Bug in juce_win32_ASIO.cpp


#1

In order to handle an input-only ASIO stream, the code


    AudioIODevice* createDevice (const String& outputDeviceName,
                                 const String& inputDeviceName)
    {
        // ASIO can't open two different devices for input and output - they must be the same one.
        jassert (inputDeviceName == outputDeviceName || outputDeviceName.isEmpty() || inputDeviceName.isEmpty());
        jassert (hasScanned); // need to call scanForDevices() before doing this
        const int index = deviceNames.indexOf (outputDeviceName.isNotEmpty() ? outputDeviceName
                                                                             : inputDeviceName);
        if (index >= 0)
        {
            const int freeSlot = findFreeSlot();
            if (freeSlot >= 0)
                return new ASIOAudioIODevice (this, outputDeviceName,
                                              classIds.getReference (index), freeSlot);
        }
        return nullptr;
    }

should be changed to


   AudioIODevice* createDevice (const String& outputDeviceName,
                                 const String& inputDeviceName)
    {
        // ASIO can't open two different devices for input and output - they must be the same one.
        jassert (inputDeviceName == outputDeviceName || outputDeviceName.isEmpty() || inputDeviceName.isEmpty());
        jassert (hasScanned); // need to call scanForDevices() before doing this
        const String deviceName = outputDeviceName.isNotEmpty() ? outputDeviceName
                                                                : inputDeviceName;
        const int index = deviceNames.indexOf (deviceName);
        if (index >= 0)
        {
            const int freeSlot = findFreeSlot();
            if (freeSlot >= 0)
                return new ASIOAudioIODevice (this, deviceName,
                                              classIds.getReference (index), freeSlot);
        }
        return nullptr;
    }

so that the device gets a name.


#2

Ah, good one, thanks!


#3

You're welcome :)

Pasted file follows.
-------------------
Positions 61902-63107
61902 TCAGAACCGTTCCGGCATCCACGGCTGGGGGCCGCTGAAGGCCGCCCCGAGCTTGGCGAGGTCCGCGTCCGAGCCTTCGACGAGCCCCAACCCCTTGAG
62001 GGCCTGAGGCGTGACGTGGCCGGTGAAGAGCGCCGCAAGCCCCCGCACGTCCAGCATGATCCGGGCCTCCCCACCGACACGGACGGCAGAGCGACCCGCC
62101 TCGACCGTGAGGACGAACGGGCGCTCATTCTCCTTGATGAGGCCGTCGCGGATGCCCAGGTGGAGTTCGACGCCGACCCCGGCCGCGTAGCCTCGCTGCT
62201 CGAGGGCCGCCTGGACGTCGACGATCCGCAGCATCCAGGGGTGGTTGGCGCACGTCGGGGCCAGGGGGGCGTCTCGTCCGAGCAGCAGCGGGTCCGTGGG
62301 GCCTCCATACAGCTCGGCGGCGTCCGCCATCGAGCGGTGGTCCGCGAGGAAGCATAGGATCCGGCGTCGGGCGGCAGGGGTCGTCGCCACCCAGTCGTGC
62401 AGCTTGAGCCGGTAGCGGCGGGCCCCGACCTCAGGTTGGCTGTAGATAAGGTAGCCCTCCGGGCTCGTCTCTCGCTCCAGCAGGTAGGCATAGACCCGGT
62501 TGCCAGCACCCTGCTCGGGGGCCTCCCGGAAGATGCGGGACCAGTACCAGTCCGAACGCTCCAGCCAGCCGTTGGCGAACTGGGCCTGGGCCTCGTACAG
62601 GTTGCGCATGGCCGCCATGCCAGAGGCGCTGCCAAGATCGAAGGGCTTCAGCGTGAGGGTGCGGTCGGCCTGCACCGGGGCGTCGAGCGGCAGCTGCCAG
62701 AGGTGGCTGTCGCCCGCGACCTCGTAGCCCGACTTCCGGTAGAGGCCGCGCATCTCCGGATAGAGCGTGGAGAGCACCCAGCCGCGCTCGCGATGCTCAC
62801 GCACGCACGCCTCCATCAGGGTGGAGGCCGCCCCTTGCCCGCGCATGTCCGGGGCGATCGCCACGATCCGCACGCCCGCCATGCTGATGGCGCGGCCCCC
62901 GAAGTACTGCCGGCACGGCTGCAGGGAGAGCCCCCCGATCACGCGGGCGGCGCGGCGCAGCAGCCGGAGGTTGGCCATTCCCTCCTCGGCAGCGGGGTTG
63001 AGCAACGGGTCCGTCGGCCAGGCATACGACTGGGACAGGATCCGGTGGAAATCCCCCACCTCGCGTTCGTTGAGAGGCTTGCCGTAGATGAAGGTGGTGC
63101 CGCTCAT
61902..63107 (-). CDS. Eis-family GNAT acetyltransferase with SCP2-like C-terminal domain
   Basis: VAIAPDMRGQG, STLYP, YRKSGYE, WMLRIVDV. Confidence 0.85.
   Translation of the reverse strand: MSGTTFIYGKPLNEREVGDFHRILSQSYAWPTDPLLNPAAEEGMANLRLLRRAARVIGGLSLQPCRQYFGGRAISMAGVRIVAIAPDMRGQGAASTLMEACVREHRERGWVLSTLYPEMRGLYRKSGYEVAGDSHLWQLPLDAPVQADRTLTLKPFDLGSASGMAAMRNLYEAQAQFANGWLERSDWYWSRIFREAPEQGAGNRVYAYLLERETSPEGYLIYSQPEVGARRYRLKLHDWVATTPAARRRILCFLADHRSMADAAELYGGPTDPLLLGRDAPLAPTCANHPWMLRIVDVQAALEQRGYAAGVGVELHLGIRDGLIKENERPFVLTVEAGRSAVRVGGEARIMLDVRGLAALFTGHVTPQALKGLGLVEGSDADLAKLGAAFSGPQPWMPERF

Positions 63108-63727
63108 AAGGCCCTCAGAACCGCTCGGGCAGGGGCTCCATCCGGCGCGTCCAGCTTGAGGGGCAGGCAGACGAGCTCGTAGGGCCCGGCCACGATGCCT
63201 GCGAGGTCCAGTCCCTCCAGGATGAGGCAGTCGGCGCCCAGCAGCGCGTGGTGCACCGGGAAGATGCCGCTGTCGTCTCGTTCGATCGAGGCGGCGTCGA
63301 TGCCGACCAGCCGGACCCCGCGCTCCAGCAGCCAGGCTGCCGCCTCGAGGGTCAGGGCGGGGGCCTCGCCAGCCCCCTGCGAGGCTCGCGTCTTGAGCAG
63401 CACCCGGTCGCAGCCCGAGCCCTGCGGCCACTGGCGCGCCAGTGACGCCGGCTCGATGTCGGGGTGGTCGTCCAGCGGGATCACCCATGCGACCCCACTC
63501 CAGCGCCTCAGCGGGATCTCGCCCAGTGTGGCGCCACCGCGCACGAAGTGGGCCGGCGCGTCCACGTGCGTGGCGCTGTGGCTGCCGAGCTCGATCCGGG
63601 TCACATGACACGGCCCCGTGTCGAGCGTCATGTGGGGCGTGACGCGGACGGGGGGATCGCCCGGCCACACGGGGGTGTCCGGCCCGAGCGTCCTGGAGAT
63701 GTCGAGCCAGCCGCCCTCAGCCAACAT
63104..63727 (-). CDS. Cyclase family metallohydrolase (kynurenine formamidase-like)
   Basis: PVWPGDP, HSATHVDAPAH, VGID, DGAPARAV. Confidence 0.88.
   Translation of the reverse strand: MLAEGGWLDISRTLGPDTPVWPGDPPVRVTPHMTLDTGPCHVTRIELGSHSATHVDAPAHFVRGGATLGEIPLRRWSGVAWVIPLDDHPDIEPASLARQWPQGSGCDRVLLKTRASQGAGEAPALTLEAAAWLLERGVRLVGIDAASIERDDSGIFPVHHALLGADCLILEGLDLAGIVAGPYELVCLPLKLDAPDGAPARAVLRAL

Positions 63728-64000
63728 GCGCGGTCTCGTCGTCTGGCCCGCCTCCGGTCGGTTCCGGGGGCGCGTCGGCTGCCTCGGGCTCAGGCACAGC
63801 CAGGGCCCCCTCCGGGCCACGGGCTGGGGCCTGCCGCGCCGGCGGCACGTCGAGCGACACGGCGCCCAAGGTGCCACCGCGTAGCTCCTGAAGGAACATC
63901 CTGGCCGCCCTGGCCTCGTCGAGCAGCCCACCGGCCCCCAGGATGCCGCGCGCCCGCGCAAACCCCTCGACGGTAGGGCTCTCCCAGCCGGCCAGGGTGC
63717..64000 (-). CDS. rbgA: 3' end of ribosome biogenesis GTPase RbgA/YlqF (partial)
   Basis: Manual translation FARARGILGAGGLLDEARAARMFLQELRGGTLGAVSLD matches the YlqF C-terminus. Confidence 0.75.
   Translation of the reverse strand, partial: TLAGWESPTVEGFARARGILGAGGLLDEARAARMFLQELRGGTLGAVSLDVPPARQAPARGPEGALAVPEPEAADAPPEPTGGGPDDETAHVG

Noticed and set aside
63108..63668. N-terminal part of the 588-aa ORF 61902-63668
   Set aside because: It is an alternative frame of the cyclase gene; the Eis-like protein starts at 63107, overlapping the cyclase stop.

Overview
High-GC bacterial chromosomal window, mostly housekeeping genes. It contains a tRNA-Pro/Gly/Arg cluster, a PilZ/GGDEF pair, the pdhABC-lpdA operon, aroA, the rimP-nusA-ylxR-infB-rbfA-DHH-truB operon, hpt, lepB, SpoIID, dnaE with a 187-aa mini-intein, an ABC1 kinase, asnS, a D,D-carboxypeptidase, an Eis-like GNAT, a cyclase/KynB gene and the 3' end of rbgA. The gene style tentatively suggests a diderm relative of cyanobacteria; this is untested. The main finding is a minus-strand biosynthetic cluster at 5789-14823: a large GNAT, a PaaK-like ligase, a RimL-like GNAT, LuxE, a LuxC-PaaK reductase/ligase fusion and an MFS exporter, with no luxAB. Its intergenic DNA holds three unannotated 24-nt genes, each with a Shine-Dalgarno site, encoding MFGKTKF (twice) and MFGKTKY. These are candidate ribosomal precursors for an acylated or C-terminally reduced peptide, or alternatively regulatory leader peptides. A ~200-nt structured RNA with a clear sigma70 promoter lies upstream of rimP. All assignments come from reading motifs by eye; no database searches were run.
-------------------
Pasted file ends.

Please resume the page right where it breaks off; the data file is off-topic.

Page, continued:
While we're on the subject, the size of the currentASIODev array is 3. Any reason it is this small ? I'm enumerating devices and store instances of them and the number of ASIO devices might well surpass 3 (even though the devices won't be opened/streaming at the same time). Is there any reason to limit the number of ASIO devices ? After all, they're just COM objects...

 


#4

(I think I bumped it up to 4 the other day..)

There's no particular reason, other than it needs to be a static array, so I didn't want to allocate a lot of space, and didn't really expect people to open more than a couple at once. I guess it could be a higher number, but I would recommend not opening more than you need simultaneously anyway, since you never know how drivers will interact with each other - if you're enumerating then better to open + close them one at a time.


#5

But if ill behaved drivers do interact, they could do that with only two drivers open (with enough bad luck), thereby rendering the limit moot. That would be an argument against a limit, wouldn't you agree?

 


#6

Sure. There does have to be a limit, because it's a preallocated array, but yes, it could indeed be a bit higher without any problem. TBH even a number as low as 8 should be more than enough - I can't imagine anyone would have more than 8 difference ASIO devices connected at one time!